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Posted 23 June 2005 - 01:31 AM

If you plan to shoot super8 for video finalization, and your camera only run at 18fps, you can ask the colorist (considering film to tape transfer operation in the post-workflow), to transfer your footage at 18 fps. 18fps would be the frame speed of the film actually loaded into the telecine machine while doing the transfer operation). You would get normal speed of the movement onto a 25 fps (PAL) or 30 fps (NTSC NDF) video signal, as the output video board of the telecine machine will replicate some film frames twice in order to map the 18 fps onto the PAL or NTSC video frame rate structure.

Doing the transfer @ 18 fps, you would get normal speed (if you have shot @ 18 fps), but if the camera doesn't have cristal sync... then the image may drift in relation to cristal sync audio.
Not a real problem with short takes, and for long takes, you there are useful tools in audio post-production, like Time Compress / Time Expand that can succesfully help you to post-syncronize the audio your hace recorded through on-field recorder device.

Edited by Daniel Henriquez Ilic, 23 June 2005 - 01:36 AM.

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#6 John Hyde

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Posted 23 June 2005 - 10:49 AM

If you decide to shoot with one of your cameras at 18fps, I would recommend trying the canon 310. If you got a good one results may be surprising with the Kodak vision 2 films.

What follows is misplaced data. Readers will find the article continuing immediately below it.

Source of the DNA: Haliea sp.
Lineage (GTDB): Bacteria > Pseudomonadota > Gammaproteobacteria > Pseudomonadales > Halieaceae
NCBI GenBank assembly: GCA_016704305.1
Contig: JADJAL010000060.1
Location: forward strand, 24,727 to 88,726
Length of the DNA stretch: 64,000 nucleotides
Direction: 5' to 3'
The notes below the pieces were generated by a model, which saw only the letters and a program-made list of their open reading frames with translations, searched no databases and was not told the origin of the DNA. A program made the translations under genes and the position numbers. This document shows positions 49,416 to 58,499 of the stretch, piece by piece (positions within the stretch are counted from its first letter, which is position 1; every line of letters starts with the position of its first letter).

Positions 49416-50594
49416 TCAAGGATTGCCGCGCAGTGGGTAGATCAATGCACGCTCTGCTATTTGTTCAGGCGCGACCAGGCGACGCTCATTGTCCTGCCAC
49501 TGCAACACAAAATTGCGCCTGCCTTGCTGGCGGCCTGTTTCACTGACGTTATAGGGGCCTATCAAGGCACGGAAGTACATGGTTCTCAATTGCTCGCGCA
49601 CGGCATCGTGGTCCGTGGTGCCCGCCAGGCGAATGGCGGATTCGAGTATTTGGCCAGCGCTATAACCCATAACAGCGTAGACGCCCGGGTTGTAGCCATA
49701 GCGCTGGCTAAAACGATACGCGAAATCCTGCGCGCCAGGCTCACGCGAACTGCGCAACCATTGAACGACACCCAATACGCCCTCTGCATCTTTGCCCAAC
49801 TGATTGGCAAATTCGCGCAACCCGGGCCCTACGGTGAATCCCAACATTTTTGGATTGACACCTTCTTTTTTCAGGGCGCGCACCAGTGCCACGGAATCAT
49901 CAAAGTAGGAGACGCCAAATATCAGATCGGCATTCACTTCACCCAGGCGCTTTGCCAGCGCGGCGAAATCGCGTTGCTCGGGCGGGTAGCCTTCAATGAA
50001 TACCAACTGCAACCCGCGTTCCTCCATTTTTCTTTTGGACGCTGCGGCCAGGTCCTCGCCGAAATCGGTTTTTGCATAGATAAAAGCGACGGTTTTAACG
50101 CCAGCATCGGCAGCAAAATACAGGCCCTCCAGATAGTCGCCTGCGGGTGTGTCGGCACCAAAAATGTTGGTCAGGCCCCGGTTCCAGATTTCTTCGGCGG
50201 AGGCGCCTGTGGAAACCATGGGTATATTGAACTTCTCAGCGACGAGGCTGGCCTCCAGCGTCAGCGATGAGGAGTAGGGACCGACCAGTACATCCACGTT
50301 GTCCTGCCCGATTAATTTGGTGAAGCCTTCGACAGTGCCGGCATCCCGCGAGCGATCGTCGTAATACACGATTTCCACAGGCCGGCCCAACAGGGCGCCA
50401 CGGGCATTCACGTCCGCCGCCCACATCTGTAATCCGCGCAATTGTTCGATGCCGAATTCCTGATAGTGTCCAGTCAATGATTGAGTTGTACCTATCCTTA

I doubt you will find a a camera any better than what you have for under $50.00. I would just use them at 18fps. But, consider testing the negative film if you intend to transfer it to video.
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#7 Rick Palidwor

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Posted 26 June 2005 - 01:13 PM

Unless I am mistaken, the 310 only has ann EE lock for locking the aperture. Personally I would use the 518. They are sharp reliable cameras with full manual exposure control.

Re: 18 fps, not a problem under most situations, as others have said, but re: sound, be aware that with many film-to-tape transfer set-ups, you cannot transfer at 18 - it must be ramped up to 20 fps to avoid flicker. Maybe there are scanners out there that do true 18fps to video, but look into it first. If shooting sound at 18, and then transferring at 20, good sync is near impossible. I have done it, but mainly in situations where we were re-recording all the dialogue anyway, so it was just a reference, but as an out of sync reference it created a lot of extra work for the sound team.

Regardless of the filming speed, without crystal sync I recommend keeping the takes short and consider a tail slate as well as a head slate to make it easier to measure (and correct) speed aberrations.

Rick
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#8 Kenny Suleimanagich

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Posted 29 June 2005 - 08:35 PM

theres super8 cameras that record sound on film thats magnetically striped. you can get the film at pro8 www.pro8.com
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#9 Nate Downes

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Posted 29 June 2005 - 09:18 PM

noone makes mag film now
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#10 Kenny Suleimanagich

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Posted 15 July 2005 - 02:30 PM

yeah but there is people that stripe film
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#11 David Mullen ASC

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Posted 15 July 2005 - 08:13 PM

Who honestly wants to deal with recording sound onto the Super-8 film? You've got that whole problem of the sound being at a different spot on the film than the image, making cutting a nightmare unless you do it digitally, and then you might as well record separate sound on a better format.